The end of the sugar production quotas in the EU
Why did the EU have a sugar quota system and why is it ending now?
Sugar is the only agricultural sector in the European Union where production is subject to a quota system. It was introduced with the first rules on the sugar common market organisation (CMO) in 1968, along with a support price for producers at a level significantly above the world market price. At the time, the recently introduced Common Agricultural Policy (CAP) had as one of its main objective the self-sufficiency of the continent for its food production by encouraging agricultural production with remunerative and stable prices for farmers. Quotas, together with a support price, gave a welcome incentive to achieve these goals in the sugar sector.
The CAP is a dynamic policy which has constantly adapted over time to fit with the evolving challenges and realities of food production, farmers’ needs, environmental concerns and market demands. Following the shift from product support (through prices) to producer support (through income support via direct payments), initiated in 1992, an additional reform in 2003 consolidated this transition by decoupling the direct payments from the production of any particular product.
In the case of sugar, the way for the transition was paved with a significant reform in 2006. This reform agreed by the Member States included the progressive reduction of support prices for beet and sugar, the phasing out of public intervention until 2008/2009, ceasing paying export refunds as from 2008, including a mechanism to support the restructuring of the whole industry that took place between 2006 and 2010. At that same occasion, Member States agreed on the principle of the end of quotas in 2015. A system of voluntary compensation (worth €5.4 billion) for ceasing the activity resulted in the reduction of the quota production by roughly 6 million tonnes and led to the creation of a more competitive EU sugar sector ready to compete on a deregulated EU market closer to international prices, and to benefit from market opportunities, both in the domestic and the world markets.
Following this important transition, and after initially agreeing the end of the quota system for sugar in 2015, the European Parliament and Member States decided in the 2013 CAP reform to postpone this landmark by two years until the end of the 2016/17 sugar marketing year, i.e. from 30 September 2017.
There is also a long established and wide consensus among European Parliament, Member States and agricultural stakeholders that the CAP needs to be simplified. The price and quota management required complex monitoring and administrative resources both for the operators and the authorities.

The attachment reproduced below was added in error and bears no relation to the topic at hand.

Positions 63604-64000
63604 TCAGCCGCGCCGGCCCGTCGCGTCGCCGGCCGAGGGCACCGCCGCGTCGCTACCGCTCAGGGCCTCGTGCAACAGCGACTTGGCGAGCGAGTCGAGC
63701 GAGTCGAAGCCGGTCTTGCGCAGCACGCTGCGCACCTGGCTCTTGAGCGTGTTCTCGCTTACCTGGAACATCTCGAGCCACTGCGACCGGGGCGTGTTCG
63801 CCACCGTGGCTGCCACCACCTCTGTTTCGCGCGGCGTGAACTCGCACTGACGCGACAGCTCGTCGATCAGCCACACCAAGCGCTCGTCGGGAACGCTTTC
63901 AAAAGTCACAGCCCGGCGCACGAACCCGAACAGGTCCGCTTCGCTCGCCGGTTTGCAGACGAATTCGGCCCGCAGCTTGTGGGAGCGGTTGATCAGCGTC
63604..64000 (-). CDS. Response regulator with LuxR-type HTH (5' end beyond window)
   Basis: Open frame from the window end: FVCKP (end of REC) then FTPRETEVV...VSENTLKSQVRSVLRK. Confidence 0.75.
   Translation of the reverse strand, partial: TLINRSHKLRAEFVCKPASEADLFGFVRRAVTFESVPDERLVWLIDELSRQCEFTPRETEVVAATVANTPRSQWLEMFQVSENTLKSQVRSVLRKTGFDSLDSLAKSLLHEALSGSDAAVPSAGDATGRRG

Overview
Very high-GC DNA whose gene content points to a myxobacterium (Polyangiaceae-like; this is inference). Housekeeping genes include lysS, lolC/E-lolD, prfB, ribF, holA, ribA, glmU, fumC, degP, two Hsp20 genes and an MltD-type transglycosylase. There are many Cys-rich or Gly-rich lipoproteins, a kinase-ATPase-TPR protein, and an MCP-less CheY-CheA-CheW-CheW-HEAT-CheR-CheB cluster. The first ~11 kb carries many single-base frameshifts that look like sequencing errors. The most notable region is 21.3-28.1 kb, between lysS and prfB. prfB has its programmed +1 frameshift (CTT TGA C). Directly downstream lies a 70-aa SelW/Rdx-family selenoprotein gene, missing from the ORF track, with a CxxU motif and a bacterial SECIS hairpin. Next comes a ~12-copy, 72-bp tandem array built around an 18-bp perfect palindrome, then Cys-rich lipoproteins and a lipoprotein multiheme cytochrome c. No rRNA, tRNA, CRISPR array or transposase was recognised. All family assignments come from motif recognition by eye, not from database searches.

How did the quota system work?
The total EU production quota of 13.5 million tonnes of sugar is divided between 20 Member States. Production in excess of the quota is known as “out-of-quota” sugar and strict rules govern its use. It can be exported up to the EU’s annual World Trade Organisation (WTO) limit of 1.374 million tonnes, sold for biofuel or other industrial non-food uses, or be stored and counted against the following year’s sugar quota. There is also a small quota of 0.72 million tonnes for an alternative sweetener called isoglucose (also known as Glucose Fructose Syrup) and surplus production of isoglucose is subject to similar restrictions.
If there were signs that there would be an excess of sugar on the EU market in the following marketing year – which runs from 1 October to 30 September – a decision could be taken to withdraw some quantities. If, on the other hand, there was the risk of shortage, measures could be taken to increase supplies.
The end of the sugar quotas means that there are no further limits to production or to exports, allowing production to better adjust to market demand, both within and outside the EU.
How is the sugar sector organised in terms of production, consumption, trade, employment?
The EU is the world’s leading producer of beet sugar (roughly 50% of the total). However, beet sugar represents only 20% of the world’s sugar production; the other 80% is produced from sugar cane. Most of the EU’s sugar beet is grown in the northern half of Europe, where the climate is more suited to growing beet. The EU also has an important refining industry that processes imported raw cane sugar.
EU sugar production in the 2016/2017 marketing year corresponds to 16.84 million tonnes (including 250 000 tonnes of sugar from cane grown in the French Overseas Departments). For the upcoming harvest, no longer bound by the limitations of the quota, it is expected an increase in production by roughly 20% (20.1 million tonnes). This increase results from both, an increase in area and higher yields because of good climatic conditions.
In terms of employment, based on industry sources, there are roughly 145 000 sugar beet growers in the EU in 20 different Member States, plus 28 000 direct jobs in the sugar beet processing, and many more upstream (farm machinery, agricultural inputs) and downstream (food processing, wholesale, retail, transport, logistics). In addition to this, there are 8 000 sugar cane growers in the French Overseas Departments, and full time cane refineries in 9 Member states.
In terms of trade, the EU is one of the largest importers of cane sugar – in particular as a result of the “Everything But Arms” agreement and Economic Partnership agreements with the African, Caribbean and Pacific (ACP) countries which grant many developing countries duty-free access to the EU market. But the EU is also a sugar exporter. Under the current quota system, WTO rules restrict EU “out of quota” exports to 1.374 million tonnes a year (see previous question). EU exports almost only out-of-quota sugar and mainly to neighbouring countries in North Africa and Middle East.
The bulk of sugar produced under quota and the sugar imported from third countries is used by the EU food and drink industry for both the domestic market and the export of processed products. Only a minor part of the sugar production is marketed and directly consumed as such. Out-of-quota sugar production is used for exports (until the limit of 1.35 million tonnes), a variable volume goes for bioethanol production (1.35 million tonnes in 2016/2017) and to specified chemical uses (800 000 tonnes estimated for 2016/2017). The remaining volume of out-of-quota sugar (749 000 tonnes in 2016/2017) will be carried forward to the next marketing year and then released on the market as quota sugar.